Late Night Balcony Chatter

Five hundred words is not that many when you think about it.  When you speak in a casual tone, you toss in lots of extra words that you forget you use.  When you write it out, you do, I think, mentally edit out these inadvertent interjections.  You concern yourself with clarity and you have your face to make expressions and bridge the gap.

I just want to do a post tonight.  I don’t want to generate content for it.  I don’t want to fix misspellings in it.  I don’t want to talk about panic attacks or stress or caffeination or dieting or boys and the shitty ways they treat you.  No politics, as is my luxury, here in the west, just to close my eyes and pretend it all isn’t happening.

I just want to do a post tonight.  And then sit outside and stare into space.

Isn’t that how writing works? You just blink and blink and then you’ve got your pages.

I am out here on the balcony and I am demanding, forcing myself to finish this tonight.  Just like this morning I woke up with a start and drunk my shake and opened my laptop and logged on to test myself on all the countries of the world.  Before 8 am I’d recalled 176 of 186 or something close to that.  I missed about 10.  Which does put my addled mind at ease that I am forgetting crucial and significant information all the damn time.  I am – of course – pushing old thoughts out to make room for new ones, or at least, refried thoughts and this is natural and unavoidable.  When you walk the rut into the road and finally make a turn, you feel a bit off your balance, you have to remember how to see the world and not just your pre-loaded, pre-regurgitated version of it.  This takes brain power.  I forget how I need to forget to remember the new.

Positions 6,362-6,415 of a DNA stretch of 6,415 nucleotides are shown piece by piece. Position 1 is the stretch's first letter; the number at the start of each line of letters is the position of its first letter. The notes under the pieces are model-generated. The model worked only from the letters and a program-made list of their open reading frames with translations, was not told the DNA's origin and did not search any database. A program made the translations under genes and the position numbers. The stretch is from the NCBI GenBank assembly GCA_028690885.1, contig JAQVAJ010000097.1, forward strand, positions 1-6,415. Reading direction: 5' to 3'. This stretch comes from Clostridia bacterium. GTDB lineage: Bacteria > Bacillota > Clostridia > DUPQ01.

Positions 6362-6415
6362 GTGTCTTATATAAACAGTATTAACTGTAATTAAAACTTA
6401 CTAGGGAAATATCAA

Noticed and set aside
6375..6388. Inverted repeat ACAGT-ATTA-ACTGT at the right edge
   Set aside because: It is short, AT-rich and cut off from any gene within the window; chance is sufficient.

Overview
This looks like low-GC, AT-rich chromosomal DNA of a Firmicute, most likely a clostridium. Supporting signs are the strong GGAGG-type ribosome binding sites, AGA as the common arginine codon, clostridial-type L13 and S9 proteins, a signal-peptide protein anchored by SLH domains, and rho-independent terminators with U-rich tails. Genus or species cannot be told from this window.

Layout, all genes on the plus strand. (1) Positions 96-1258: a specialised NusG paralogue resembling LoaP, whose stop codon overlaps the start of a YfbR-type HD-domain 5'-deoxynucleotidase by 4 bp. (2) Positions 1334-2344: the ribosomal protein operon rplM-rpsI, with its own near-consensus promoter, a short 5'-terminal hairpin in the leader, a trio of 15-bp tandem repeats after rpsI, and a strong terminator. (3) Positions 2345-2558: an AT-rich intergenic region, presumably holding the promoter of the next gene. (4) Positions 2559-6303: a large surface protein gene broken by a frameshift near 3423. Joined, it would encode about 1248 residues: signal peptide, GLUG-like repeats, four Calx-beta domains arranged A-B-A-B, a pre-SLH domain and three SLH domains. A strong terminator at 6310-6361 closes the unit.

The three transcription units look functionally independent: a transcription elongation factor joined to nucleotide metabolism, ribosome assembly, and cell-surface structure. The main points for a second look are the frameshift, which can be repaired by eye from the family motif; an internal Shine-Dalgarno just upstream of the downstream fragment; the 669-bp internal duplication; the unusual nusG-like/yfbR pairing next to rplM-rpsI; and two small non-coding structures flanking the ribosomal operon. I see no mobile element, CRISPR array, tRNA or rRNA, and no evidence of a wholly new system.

Today, we went to the mall after I ate things that I ate out of emotion and not reason.  After I drank a fair amount of soda.  After I gave my body a hard jolt of shitty materials after being relatively nice to it.  And, because I’d read an excellent essay on panic attacks, they were on my mind.  So I started to have one.  Which is delightful and makes everyone angry at me because the main feature of a panic attack – if you’ve been so lucky as to never have one – is that you can’t conversate and explicate while it’s happening.  So while I am convincing myself if I just walk like a normal human being, albeit very quickly, I can cross this second floor skyway across the mall to get to the clothing store for heavier people.  This, is, when you don’t have that information, apparently, the apotheosis of rude.   And when someone’s ughing and sighing over the fact you are behaving weird because you are trying to disbelieve a head that is telling you that you are going to stop breathing and your veins are clogged and you are having a heart attack, it is very hard to, even five minutes later, when you’ve realized this is panic and not real and you’re okay and breathing normally again, go back in and explain all that.

Especially when you’ve had this all your life and nobody’s taken it all that seriously because it isn’t happening to them.  Especially when you’re thinking about how you fucked up the diet just because those tacos “needed” the flour tortilla to match up in your mind to the positive memories of eating at that restaurant, just because the scale is not showing any decrease at all, is wavering around increases.   Because you’ve broken your own rules yet again.  And with all this in your head and having been told that everyone is desperate to hurry home having already given you your allotted ninety minutes of anxious shopping, you can’t even look at anything and leave.  You lie and say there was nothing you wanted.

Weeks go by and you wonder why your life has this lag in it.  Why people just go and do things while you have to negotiate with reality to get your copy, dented, slightly used, picked over from last season.  Nobody has one earthly clue how to help you so why ask? Why talk about this one more time, take one more trudge around the field full of rakes?

And then you go home and watch Ladybird and are told by your mother that it is a good movie and that has to be enough.